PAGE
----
As a business consultant to independent advisory firms and their owners for the past 16 years, I’ve come across many challenges that are common to most, if not all, of my clients. Perhaps the most pervasive — and damaging — of these challenges comes from trying to apply the “business school” MBA principles that are touted by many business books, speakers and consultants to an advisory firm.
For the most part, these principles are derived from observations of, experience in and theories about how to run large corporations. If you’re an executive in a Fortune 500 company (or want to be one), much of this information can be helpful.
The problem in applying this wisdom in our industry is that even the largest independent advisory firms aren’t large corporations. They are small businesses (which are typically defined as having fewer than 500 employees and generating less than $100 million in revenue a year), and small businesses have about as much in common with Apple or Exxon as their owners do with Brad Pitt or Angelina Jolie.
Here’s a breakdown of the most important differences between independent advisory firms and large corporations, and the different strategies advisory firms require to become successful.
Employee turnover. Large corporations are built to handle high employee turnover, which has historically been the primary cause of lagging growth rates at advisory firms. Jim Collins’ best-selling book “Good to Great” has helped create this situation. Among Collins’ keys to business success is to “get the right people on the bus.” To get the right people on the bus, he suggests you kick the wrong people off the bus: good advice, in theory, and if you’re running a large corporation with tens of thousands of employees and an HR department to serve as your “conductor.”
Advisory firms have to be more prudent. They have to more careful in their screening of new employees: They don’t have the resources to take a trial-and-error approach. They need to have training programs that enable employees to become good — or even great — at their jobs. Training is far more cost effective than high turnover.
Talent and outsourcing. Large corporations can attract the best students out of professional schools or employees with lots of valuable experience. While there are exceptions, advisory firms often aren’t attracting the best and brightest, which is one of the factors behind their historically high turnover rates.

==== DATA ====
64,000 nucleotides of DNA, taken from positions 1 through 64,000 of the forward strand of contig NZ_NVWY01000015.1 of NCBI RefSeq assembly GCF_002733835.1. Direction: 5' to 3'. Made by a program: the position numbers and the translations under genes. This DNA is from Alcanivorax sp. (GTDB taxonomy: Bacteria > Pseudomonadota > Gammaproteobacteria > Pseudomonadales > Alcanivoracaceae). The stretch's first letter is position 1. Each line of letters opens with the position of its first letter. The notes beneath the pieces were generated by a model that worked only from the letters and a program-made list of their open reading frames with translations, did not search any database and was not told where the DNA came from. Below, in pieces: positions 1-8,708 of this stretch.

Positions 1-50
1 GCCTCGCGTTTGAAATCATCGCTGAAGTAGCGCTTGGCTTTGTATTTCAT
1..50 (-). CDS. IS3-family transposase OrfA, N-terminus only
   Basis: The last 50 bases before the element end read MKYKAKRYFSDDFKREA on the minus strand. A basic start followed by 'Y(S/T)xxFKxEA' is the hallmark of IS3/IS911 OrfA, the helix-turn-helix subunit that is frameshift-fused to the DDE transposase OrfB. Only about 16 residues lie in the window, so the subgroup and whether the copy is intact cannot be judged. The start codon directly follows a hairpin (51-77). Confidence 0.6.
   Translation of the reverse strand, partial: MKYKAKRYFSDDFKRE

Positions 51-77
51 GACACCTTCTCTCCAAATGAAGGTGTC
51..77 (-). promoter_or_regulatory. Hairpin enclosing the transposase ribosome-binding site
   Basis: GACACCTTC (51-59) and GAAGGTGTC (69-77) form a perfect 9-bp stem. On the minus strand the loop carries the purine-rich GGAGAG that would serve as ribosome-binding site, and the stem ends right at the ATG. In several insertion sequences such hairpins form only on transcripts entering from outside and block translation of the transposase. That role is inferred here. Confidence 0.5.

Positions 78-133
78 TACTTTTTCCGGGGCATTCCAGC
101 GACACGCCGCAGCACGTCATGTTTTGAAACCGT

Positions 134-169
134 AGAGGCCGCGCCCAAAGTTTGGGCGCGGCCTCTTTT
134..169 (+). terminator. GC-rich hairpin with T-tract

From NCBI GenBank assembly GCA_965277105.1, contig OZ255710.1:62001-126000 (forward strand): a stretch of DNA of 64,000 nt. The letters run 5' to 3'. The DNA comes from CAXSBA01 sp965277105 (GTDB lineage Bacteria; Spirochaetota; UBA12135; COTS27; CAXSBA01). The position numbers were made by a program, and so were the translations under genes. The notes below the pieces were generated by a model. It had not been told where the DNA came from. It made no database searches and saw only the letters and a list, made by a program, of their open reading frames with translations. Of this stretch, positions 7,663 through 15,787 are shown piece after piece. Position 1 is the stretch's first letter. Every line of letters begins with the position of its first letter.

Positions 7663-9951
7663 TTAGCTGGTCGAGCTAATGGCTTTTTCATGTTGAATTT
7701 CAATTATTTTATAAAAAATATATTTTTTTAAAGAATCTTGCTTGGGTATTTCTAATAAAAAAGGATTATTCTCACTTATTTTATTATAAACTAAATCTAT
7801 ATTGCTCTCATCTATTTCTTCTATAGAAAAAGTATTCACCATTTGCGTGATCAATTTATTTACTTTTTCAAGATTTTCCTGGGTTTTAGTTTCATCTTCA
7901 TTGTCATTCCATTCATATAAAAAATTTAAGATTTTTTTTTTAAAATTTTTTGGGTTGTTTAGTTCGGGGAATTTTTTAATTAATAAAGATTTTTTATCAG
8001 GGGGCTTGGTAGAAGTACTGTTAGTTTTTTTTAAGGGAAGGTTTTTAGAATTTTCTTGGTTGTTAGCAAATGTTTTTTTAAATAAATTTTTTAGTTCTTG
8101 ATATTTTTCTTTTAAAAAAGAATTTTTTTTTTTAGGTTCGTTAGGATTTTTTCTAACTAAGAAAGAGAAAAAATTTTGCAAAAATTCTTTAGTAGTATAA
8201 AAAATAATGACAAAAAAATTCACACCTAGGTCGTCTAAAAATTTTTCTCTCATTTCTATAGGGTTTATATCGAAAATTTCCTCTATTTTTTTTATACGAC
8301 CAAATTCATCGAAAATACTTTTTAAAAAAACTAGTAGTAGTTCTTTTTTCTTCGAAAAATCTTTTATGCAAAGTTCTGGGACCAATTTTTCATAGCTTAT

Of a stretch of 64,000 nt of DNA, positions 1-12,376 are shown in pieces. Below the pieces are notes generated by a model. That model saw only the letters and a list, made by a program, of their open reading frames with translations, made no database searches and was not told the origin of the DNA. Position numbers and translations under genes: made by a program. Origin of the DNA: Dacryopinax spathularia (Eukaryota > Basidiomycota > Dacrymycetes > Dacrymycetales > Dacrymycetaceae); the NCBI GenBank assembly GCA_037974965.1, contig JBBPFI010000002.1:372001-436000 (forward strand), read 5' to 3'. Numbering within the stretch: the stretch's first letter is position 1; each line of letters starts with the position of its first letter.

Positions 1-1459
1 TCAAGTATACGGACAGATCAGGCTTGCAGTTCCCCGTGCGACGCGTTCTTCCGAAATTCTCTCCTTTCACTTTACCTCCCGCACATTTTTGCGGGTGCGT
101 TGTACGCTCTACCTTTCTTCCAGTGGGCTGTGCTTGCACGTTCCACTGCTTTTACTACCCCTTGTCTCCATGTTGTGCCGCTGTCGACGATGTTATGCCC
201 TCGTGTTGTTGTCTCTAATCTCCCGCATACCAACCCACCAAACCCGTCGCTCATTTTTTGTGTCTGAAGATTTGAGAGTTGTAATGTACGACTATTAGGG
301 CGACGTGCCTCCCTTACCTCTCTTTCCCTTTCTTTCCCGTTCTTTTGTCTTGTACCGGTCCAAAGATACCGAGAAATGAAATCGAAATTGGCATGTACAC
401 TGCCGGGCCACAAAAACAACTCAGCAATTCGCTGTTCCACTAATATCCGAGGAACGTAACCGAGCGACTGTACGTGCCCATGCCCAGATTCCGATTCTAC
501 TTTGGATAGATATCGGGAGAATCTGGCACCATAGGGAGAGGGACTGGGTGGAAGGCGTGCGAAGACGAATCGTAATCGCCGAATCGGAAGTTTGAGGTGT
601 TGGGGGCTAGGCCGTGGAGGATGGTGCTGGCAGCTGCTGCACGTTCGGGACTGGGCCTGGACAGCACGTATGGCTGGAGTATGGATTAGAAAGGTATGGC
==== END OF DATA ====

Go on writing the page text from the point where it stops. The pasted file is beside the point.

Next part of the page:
To solve this problem, owner-advisors need to stop thinking of hiring as the first remedy when they have a problem. Instead, like other small business owners, they need to take advantage of the large and growing number of companies that offer business support. These businesses typically offer a much higher degree of professional competence than advisors could afford to hire, at a fraction of the cost.
Hiring for fit. These days, more and more people are as concerned with their quality of life as they are with their careers. Often, advisory firms are a good choice for those people. A friendly work environment, a somewhat flexible schedule and meaningful work helping people live better lives all make advisory firms good places to work.
It’s important for firm owners to realize that some of their employees may not want increased responsibility or more challenging jobs, even if it means more money; usually those things also come with longer hours and higher stress levels. Firm owners need to carefully consider the needs and goals of their employees, and balance them against the needs of the firm.
Identifying a successor. Large corporations tend to attract people who are driven to be leaders, and usually have the training to do so successfully. Owner-advisors and other firm employees tend to become leaders out of necessity, with little or no training. This is a similar point to the above, but I list it separately because it can be a particularly vexing problem at advisory firms. When looking for new partners — and eventual successors — it’s important for firm owners to understand that not everyone can be, or even wants to be, a leader.
When choosing a successor to eventually run the firm, it’s important to pick someone who truly wants the job, and to mentor him or her to acquire the knowledge, skills and “owner’s mentality” to actually succeed at that job.